While the jazz world wasn’t known for being very tolerant back then, and Strayhorn did have his run-ins with other musicians, he never went out of his way to hide his sexual orientation before the mythic date of 28 June 1969, when a group of LGBT people rioted following a police raid on the Stonewall Inn, a gay bar at 43 Christopher Street, New York City. Sylvia Rivera, a transgender rights activist and founding member of both the Gay Liberation Front and the Gay Activists Alliance, is credited by many as the first to actually strike back at the police and, in so doing, spark the rebellion. Further protests and rioting continued for several nights following the raid. The Stonewall riots are generally considered to be the beginning of the modern gay rights movement. His life was tragically cut short by cancer and alcohol abuse,. If you want know better the life of this great music you can read more in “Lush Life: A Biography of Billy Strayhorn” by David Haidu and you can see a film of Filmmaker Robert Levi also title “Lush Life”. “Lush Life” the film isn’t just a documentary on a composer. It’s also a documentary about a fascinating and complicated guy, who drank and smoked far too much, who died young, who was very active in the civil rights movement in the early ’60s and who was also pretty openly gay at a time when no one was openly gay, or so we tend to think.
The Billy Strayhorn Foundation, Inc., a non profit incorporated in the State of New York, exists to celebrate the music and life of the composer, arranger, pianist Billy Strayhorn and to develop an appreciation of his music among all people. The BSF supports this purpose through live music performance, lectures, and symposia
DUKE ELLINGTON, “A GIANT AMONG GIANTS”
Duke Ellington was born April 29 (Taurus), in the border of two century, in 1899, in Washington. Died of lung cancer in 1974. Earned the nickname “Duke” for his gentlemanly ways. His good manners were due to the fact that his father was first abutler (mayordomo) in White House and later a blueprint for the U.S. Navy
American composer, pianist, and band/orchestra leader. His career, carried out in New York, spanned more than 50 years. Is undoubtedly the major figure in the history of jazz music, “a giant among giants” as defined by Gunther Schuller in 1989.Ellington earned 12 Grammy awards from 1959 to 2000, 9 while he was alive. His reputation increased after his death and the Pulitzer Prize Board bestowed on him a special posthumous honor in 1999. About the origin of Jazz the Duke always said that in this music style the most important was the meeting between the “freedom” of black music and the “discipline” of white music, the syncopation vs structural formalism of conventional melody and harmony. Respect to the “blues”, Ellington said: “Blues is the essence of Jazz”.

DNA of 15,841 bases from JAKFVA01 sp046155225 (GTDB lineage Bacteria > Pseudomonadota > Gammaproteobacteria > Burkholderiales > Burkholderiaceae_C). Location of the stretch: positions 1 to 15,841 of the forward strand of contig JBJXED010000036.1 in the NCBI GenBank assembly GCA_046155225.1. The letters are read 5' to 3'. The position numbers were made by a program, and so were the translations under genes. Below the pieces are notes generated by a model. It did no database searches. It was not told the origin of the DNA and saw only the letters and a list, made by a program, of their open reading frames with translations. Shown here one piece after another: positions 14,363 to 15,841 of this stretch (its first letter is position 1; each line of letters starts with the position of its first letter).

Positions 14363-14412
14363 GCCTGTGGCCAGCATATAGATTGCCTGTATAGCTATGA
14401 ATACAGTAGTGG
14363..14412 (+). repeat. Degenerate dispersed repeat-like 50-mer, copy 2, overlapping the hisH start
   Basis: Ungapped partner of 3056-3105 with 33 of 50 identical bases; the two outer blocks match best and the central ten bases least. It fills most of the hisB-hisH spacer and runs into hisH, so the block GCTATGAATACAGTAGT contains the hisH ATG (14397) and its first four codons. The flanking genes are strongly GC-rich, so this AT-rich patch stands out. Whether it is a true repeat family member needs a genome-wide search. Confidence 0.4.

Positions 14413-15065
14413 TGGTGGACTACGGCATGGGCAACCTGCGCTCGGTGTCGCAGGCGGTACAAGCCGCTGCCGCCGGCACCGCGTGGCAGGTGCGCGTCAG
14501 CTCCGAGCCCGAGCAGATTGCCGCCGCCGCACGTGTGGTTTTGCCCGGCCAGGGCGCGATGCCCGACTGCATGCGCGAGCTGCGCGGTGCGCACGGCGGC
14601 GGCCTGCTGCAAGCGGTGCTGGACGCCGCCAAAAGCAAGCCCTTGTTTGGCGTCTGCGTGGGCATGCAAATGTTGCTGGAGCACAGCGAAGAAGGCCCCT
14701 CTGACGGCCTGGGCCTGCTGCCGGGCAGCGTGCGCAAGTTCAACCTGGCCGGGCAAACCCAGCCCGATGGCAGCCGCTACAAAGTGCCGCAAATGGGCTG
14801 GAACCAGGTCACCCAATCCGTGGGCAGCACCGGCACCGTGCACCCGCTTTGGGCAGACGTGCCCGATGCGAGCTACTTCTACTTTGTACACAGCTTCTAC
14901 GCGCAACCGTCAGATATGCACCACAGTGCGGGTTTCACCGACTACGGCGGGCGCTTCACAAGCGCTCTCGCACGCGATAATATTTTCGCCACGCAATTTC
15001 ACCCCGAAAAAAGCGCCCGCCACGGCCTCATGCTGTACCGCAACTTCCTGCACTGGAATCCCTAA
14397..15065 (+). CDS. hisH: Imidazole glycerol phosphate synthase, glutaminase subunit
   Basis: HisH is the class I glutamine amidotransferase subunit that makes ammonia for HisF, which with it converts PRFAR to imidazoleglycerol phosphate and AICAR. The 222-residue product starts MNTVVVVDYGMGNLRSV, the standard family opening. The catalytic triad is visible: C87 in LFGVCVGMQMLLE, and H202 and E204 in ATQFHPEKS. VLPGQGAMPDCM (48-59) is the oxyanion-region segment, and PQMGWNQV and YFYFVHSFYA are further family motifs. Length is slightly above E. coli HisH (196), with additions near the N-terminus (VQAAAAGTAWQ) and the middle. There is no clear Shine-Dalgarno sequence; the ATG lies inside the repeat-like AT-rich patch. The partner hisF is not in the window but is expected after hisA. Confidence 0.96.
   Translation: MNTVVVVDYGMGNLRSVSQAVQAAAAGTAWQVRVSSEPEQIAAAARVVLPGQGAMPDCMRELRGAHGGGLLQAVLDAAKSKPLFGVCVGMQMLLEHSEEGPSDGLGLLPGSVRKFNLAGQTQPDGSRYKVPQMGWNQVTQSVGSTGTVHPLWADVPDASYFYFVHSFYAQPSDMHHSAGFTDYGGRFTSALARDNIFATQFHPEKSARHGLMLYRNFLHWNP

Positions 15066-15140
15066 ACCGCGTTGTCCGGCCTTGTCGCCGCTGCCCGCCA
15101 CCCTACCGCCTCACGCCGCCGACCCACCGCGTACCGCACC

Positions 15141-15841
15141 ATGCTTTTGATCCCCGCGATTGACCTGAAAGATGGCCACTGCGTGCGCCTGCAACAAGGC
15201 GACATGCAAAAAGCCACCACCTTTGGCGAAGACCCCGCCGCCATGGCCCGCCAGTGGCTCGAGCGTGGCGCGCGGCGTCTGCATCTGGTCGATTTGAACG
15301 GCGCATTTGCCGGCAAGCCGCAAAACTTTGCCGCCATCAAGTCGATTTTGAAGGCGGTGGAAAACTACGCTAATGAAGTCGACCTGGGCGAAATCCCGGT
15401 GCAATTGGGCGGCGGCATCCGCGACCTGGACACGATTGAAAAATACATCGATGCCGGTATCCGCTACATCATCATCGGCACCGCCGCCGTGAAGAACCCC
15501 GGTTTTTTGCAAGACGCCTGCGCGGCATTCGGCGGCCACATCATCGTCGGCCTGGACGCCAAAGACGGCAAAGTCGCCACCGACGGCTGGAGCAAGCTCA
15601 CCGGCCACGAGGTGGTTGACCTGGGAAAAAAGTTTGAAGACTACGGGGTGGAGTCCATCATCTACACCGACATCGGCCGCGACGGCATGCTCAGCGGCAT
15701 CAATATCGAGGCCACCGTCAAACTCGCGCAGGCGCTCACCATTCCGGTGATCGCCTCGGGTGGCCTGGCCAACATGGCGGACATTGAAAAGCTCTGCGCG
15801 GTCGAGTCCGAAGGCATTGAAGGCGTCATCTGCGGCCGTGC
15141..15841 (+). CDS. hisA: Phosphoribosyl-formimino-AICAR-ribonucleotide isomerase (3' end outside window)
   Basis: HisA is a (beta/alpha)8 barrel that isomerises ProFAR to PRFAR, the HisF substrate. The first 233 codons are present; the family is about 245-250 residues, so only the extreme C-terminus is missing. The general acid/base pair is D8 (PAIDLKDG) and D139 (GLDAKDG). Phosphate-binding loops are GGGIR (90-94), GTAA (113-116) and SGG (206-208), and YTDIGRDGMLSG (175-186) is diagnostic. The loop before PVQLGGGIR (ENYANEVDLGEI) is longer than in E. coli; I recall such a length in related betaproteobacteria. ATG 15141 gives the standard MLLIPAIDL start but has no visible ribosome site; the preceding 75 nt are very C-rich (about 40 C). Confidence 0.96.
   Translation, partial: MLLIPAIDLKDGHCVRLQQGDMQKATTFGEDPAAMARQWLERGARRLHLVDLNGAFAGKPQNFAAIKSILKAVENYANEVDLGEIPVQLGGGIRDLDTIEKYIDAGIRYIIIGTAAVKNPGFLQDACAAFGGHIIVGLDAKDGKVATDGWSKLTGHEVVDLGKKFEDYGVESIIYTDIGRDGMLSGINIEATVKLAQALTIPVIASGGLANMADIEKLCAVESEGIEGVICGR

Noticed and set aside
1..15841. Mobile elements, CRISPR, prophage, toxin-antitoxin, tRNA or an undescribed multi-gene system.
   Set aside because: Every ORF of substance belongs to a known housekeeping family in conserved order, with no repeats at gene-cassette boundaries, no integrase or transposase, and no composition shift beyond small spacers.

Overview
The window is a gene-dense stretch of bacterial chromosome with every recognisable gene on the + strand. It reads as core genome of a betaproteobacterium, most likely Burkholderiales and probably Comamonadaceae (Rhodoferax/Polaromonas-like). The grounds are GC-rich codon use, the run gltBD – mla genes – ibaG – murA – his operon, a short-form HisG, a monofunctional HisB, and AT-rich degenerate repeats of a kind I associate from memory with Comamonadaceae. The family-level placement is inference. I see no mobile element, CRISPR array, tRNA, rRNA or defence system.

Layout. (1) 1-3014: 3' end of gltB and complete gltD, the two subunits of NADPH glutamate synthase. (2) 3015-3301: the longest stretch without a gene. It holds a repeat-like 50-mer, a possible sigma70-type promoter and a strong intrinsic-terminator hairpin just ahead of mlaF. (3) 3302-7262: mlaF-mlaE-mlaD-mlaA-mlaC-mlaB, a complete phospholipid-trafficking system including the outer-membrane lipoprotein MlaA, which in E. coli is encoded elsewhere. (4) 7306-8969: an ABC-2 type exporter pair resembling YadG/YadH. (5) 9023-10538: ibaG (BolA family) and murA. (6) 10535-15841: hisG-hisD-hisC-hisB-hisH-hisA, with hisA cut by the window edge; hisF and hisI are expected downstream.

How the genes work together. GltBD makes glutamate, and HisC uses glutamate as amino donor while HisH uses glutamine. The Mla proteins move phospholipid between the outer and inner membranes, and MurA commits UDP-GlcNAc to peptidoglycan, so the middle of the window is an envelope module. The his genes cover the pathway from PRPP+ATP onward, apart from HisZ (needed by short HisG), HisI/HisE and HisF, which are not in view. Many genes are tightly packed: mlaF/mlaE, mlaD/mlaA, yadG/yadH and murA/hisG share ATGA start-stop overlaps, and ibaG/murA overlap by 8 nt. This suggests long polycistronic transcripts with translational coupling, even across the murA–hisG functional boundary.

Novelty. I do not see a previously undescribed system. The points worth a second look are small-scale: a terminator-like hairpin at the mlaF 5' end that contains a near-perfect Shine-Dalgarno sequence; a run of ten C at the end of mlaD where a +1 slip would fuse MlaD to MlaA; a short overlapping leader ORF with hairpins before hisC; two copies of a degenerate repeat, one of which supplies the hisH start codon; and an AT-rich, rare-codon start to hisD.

Ellington is the King of Jazz as Scott Joplin is the King of Ragtime with Jelly Roll Morton in the middle for his contribution to both, Ragtime and Jazz.
Duke Ellington had musician parents in a middle-high class neighborhood. At the age of 7, he began studying piano. He wrote his first composition, “Soda Fountain Rag,” at the age of 15. Despite being awarded an art scholarship to the Pratt Institute in Brooklyn, New York, Ellington followed his passion for ragtime and began to play professionally at age 17. As pianist was influenced by the first great pianist of the Jazz history that not was Jelly Roll Morton but another much better, the master of master James P. Johnson with the stride sound, technique that the Duke incorporated soon to his music. Ellington was thoroughly impressed by “Carolina Shout” of James P. Johnson.
In the 1920s, Ellington performed in Broadway nightclubs with frequent appearances at the Cotton Club, far of Broadway. Was bandleader of a sextet and an orchestra in different periods of his life.
Ellington sought out musicians with unique playing styles, especially in wind instruments (horns): such as Bubber Miley, trumpet and cornet player, who used a plunger to make the “wa-wa” sound; Rex Stewart, the other cornet; Charles Melvin “Cootie” Williams, a master of both, plunger-mute technique and the brilliant open horn in the trumpet, and Joe “Tricky Sam” Nanton, who gave the world his trombone “growl.” Juan Tizol, his other trombonist, help to the Duke in composition tasks (i.e: Perdido). Others horns: his favorite saxophonists: Johnny Hodges (alto saxophonist born in Cambridge, Massachussetts). He played with the Duke in two periods (1928-1951 and 1955-1970). The elements of the blues were present in his solo style. Ben Webster: tenor saxophone. Harry Carney: baritone saxophone. Clarinet: Barney Bigardand Jimmy Hamilton. His favorite female vocalist: Ivie Anderson. Guitarist: Fred Guy (accompaniment guitar). Contrabass or double bass: Jimmy Blanton and his perky pizzicato. In the drums, Sonny Greer, his favorite.